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Knoxville McClung Museum announces Pueblo pottery exhibition

Knoxville McClung Museum at the University of Tennessee presents PUEBLO TO PUEBLO: THE LEGACY OF SOUTHWEST INDIAN POTTERY an exhibition on view September 8, 2013–January 5, 2014.

Jar, Hopi Pueblo, 1890–1900 Nampeyo (1860–1942).
Jar, Hopi Pueblo, 1890–1900 Nampeyo (1860–1942).

Pueblo pottery of the Southwest is one of the most beautiful and enduring artistic traditions in all of Native North America. It is a tradition rich with history—not only as an expression of cultural identity, but also to serve as a reflection of the relationship between Pueblo peoples and the influences from outside their own community. Today, there are about twenty pueblos with a total population in excess of 50,000. It is a practice flexible enough to adapt as necessary over time, while still adhering to established social norms.

Pottery-making in the American Southwest is a tradition that first emerged about two thousand years ago. Historically, it was a functional art form, passed from generation to generation over the span of centuries by people living in permanent villages known as pueblos. The pottery of each pueblo was unique and distinguished by a variety of characteristics, such as the individual clay source and shape of the vessels and designs, or lack thereof, painted onto the surface. By the latter part of the nineteenth century, these traditions were well established; and as more and more people began to travel and move to the Southwest, pottery production was quickly transformed from a functional art form (used primarily within Pueblo communities) to a highly marketable cultural expression.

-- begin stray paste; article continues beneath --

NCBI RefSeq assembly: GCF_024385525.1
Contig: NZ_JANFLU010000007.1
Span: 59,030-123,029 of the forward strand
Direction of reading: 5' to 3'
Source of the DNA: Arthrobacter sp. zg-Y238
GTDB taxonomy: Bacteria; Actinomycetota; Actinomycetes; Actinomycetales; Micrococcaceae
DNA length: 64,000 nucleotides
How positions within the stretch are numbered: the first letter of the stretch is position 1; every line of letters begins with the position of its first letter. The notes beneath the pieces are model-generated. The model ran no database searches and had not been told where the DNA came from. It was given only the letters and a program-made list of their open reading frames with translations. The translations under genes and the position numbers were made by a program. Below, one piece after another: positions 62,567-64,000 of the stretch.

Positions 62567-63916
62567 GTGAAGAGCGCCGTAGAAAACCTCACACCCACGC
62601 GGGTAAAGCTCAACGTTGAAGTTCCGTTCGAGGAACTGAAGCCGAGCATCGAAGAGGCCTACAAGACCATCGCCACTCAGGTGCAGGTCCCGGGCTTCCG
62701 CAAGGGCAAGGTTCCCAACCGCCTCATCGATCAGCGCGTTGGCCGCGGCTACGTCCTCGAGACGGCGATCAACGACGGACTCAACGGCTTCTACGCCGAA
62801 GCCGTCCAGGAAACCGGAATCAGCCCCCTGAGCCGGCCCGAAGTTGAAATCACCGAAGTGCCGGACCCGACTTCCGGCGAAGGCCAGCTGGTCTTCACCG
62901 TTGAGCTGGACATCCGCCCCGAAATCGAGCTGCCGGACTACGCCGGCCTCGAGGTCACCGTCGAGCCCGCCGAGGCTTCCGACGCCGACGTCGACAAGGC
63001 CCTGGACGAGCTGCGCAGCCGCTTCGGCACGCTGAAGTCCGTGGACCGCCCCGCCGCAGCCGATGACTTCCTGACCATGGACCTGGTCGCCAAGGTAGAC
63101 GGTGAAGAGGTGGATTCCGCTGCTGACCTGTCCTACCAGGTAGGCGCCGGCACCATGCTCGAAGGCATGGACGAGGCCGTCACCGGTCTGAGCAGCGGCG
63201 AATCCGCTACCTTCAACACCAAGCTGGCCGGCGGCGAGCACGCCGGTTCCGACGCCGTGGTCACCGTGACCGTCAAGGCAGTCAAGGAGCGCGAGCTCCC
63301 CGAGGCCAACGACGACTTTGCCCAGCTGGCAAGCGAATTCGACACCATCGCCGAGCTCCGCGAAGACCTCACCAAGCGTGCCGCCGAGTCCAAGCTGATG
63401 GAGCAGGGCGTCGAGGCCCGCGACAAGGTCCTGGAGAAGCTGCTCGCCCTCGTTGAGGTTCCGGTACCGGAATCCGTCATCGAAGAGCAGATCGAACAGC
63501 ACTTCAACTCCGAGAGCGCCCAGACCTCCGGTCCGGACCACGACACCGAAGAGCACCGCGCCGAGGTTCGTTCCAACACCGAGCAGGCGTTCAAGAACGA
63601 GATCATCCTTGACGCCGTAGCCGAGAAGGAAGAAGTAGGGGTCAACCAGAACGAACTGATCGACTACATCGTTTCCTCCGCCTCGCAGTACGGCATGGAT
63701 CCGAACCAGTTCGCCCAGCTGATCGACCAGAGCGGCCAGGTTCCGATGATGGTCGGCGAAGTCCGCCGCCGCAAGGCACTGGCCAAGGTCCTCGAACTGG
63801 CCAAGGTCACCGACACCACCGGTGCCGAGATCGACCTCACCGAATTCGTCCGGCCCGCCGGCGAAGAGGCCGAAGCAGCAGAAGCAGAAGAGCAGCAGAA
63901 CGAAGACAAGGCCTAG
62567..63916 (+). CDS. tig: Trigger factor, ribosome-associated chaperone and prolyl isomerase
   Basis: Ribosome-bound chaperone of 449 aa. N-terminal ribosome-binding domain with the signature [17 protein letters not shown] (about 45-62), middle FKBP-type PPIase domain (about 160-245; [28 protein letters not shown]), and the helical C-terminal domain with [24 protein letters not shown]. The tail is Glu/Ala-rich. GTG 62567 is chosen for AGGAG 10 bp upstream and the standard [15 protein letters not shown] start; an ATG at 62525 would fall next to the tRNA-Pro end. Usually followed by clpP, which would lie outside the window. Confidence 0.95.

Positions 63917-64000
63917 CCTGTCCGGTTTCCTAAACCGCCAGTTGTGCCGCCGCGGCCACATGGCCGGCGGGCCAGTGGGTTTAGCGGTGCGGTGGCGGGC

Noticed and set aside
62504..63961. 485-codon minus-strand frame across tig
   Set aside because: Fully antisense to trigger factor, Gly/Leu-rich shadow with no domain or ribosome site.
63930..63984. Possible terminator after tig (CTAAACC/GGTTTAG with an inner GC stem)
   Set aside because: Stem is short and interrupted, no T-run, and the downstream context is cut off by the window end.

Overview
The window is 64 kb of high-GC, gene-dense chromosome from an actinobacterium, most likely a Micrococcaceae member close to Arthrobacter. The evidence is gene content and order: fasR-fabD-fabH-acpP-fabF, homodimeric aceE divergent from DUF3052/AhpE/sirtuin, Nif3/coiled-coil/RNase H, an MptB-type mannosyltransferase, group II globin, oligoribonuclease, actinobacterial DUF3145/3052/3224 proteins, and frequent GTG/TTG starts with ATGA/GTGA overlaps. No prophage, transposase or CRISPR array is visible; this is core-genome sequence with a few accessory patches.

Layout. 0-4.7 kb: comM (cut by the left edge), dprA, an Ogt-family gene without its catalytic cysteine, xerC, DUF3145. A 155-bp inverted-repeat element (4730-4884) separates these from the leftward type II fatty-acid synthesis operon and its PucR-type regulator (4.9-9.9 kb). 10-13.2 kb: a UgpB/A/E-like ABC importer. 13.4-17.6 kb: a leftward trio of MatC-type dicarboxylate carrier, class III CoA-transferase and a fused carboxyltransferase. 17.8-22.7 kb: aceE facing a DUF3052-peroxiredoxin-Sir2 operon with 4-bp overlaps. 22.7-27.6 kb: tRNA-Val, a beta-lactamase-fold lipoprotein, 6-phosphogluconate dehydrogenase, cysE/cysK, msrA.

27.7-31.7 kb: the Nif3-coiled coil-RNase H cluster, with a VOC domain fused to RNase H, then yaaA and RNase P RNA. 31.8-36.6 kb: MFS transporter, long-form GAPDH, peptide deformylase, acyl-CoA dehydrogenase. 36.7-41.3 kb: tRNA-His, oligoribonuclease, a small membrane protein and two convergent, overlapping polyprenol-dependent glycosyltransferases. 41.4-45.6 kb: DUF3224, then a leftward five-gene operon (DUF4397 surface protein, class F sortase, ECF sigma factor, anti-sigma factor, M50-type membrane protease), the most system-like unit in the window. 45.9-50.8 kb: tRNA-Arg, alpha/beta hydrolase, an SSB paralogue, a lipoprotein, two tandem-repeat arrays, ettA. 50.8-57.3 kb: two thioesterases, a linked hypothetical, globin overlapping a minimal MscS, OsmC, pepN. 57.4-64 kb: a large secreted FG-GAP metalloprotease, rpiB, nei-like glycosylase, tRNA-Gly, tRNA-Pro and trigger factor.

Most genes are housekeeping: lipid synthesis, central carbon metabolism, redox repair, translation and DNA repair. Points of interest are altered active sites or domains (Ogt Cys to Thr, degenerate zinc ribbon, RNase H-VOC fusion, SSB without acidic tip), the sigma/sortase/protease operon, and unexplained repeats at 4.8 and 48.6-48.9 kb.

Curated by Bill Mercer, this exhibition consists of seventy-four Pueblo Indian pottery vessels and supporting materials, dating from the mid-nineteenth to the mid-twenties centuries, illustrating the remarkable variety of pottery created during that very dynamic time of transformation. Some of the vessels in the exhibition are very conservative and adhere to the traditional style of a particular pueblo, while others incorporate innovations specifically designed for the retail market.

The McClung Museum at the University of Tennessee, Knoxville, aims to advance the understanding of natural history and culture through our collections, exhibitions, research, and outreach programming. The McClung Museum, which was opened in 1963, has strong collections in anthropology, archaeology, decorative arts, local history, and natural history.